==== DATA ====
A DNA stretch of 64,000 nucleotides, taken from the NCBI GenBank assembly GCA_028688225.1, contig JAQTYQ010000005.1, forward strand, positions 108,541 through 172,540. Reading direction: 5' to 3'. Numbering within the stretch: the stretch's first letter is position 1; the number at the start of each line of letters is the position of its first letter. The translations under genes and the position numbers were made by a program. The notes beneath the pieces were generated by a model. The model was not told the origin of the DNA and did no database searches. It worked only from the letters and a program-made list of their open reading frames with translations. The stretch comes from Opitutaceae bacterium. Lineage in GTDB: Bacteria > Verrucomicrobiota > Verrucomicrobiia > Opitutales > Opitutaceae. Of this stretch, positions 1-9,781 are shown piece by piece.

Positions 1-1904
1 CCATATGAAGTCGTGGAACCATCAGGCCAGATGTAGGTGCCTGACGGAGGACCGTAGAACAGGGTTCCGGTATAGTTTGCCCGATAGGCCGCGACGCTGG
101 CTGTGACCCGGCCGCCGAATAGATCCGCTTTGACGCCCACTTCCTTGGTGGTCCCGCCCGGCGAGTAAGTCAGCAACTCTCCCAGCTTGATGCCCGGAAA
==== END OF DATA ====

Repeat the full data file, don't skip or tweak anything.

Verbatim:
A DNA stretch of 64,000 nucleotides, taken from the NCBI GenBank assembly GCA_028688225.1, contig JAQTYQ010000005.1, forward strand, positions 108,541 through 172,540. Reading direction: 5' to 3'. Numbering within the stretch: the stretch's first letter is position 1; the number at the start of each line of letters is the position of its first letter. The translations under genes and the position numbers were made by a program. The notes beneath the pieces were generated by a model. The model was not told the origin of the DNA and did no database searches. It worked only from the letters and a program-made list of their open reading frames with translations. The stretch comes from Opitutaceae bacterium. Lineage in GTDB: Bacteria > Verrucomicrobiota > Verrucomicrobiia > Opitutales > Opitutaceae. Of this stretch, positions 1-9,781 are shown piece by piece.

Positions 1-1904
1 CCATATGAAGTCGTGGAACCATCAGGCCAGATGTAGGTGCCTGACGGAGGACCGTAGAACAGGGTTCCGGTATAGTTTGCCCGATAGGCCGCGACGCTGG
101 CTGTGACCCGGCCGCCGAATAGATCCGCTTTGACGCCCACTTCCTTGGTGGTCCCGCCCGGCGAGTAAGTCAGCAACTCTCCCAGCTTGATGCCCGGAAA